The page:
YAF’s anti-transgender ideology hasn’t gone over well at UNCG, a traditionally LGBTQ-friendly campus often called “UNC-Gay” derisively by conservatives and affectionately by queer students and their allies.
The group’s February 2 Instagram post of a Shapiro quote got pushback online and on campus.
“Men cannot become women,” the group quoted Shapiro as saying. “Women cannot become men. Men who believe they are women are not real women.”
“Not real women” was emphasized in red letters. Shapiro has particularly clashed with transgender women in public appearances and on television, insisting on referring to them as men, addressing them with male pronouns or as “sir.”
UNCG students say the Shapiro quote began appearing on flyers and graffiti around the campus following YAF’s promotion of it. Transgender women and particularly transgender women of color are disproportionately the victims of abuse and violence. Some UNCG students, particularly LGBTQ people, said YAF’s rhetoric contributed to normalizing hatred toward transgender people, making violence on campus much more likely. Some on campus, including elected student leaders, began talking with administrators about whether YAF was violating non-discrimination policies for student groups. Others began a petition to have the chapter banned from campus.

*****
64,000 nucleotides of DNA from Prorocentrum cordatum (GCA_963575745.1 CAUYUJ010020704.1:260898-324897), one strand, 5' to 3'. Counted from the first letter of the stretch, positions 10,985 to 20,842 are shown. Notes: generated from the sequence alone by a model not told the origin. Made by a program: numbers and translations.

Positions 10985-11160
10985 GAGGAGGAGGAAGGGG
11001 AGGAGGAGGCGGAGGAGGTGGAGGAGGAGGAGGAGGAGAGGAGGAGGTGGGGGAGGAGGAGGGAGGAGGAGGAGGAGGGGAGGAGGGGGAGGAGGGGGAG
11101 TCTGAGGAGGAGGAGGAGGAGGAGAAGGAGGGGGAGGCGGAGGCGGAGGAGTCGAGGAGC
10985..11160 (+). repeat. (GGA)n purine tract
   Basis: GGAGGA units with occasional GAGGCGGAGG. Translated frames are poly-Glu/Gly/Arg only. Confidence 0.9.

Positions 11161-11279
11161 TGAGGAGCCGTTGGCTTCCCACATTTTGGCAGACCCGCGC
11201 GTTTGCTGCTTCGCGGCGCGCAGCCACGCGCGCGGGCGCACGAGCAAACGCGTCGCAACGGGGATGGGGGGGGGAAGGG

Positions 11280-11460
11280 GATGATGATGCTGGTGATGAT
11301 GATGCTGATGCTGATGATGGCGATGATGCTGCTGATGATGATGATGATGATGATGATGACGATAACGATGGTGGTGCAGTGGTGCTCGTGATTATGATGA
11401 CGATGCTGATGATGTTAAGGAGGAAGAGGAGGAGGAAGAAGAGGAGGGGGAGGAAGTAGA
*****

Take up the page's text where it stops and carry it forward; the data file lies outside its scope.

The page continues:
Campus administrators said the group’s speech was protected by the First Amendment.
But pushback against the group got coverage in conservative media, leading Shapiro – who has millions of followers on YouTube and Twitter – to promote stories on the controversy and ultimately work with the group to come to campus.
The university has been heavily criticized for hosting Shapiro since his speech was first announced at the end of March. Administrators emphasized that they were not bringing Shapiro in to speak or paying him from university or student fee dollars. The school was simply allowing a student group to bring a speaker in as it would with any other group, in a content-neutral way. Shapiro regularly appears for speaking engagements at colleges across the country and has been part of lawsuits when universities have moved to cancel or prevent his appearances.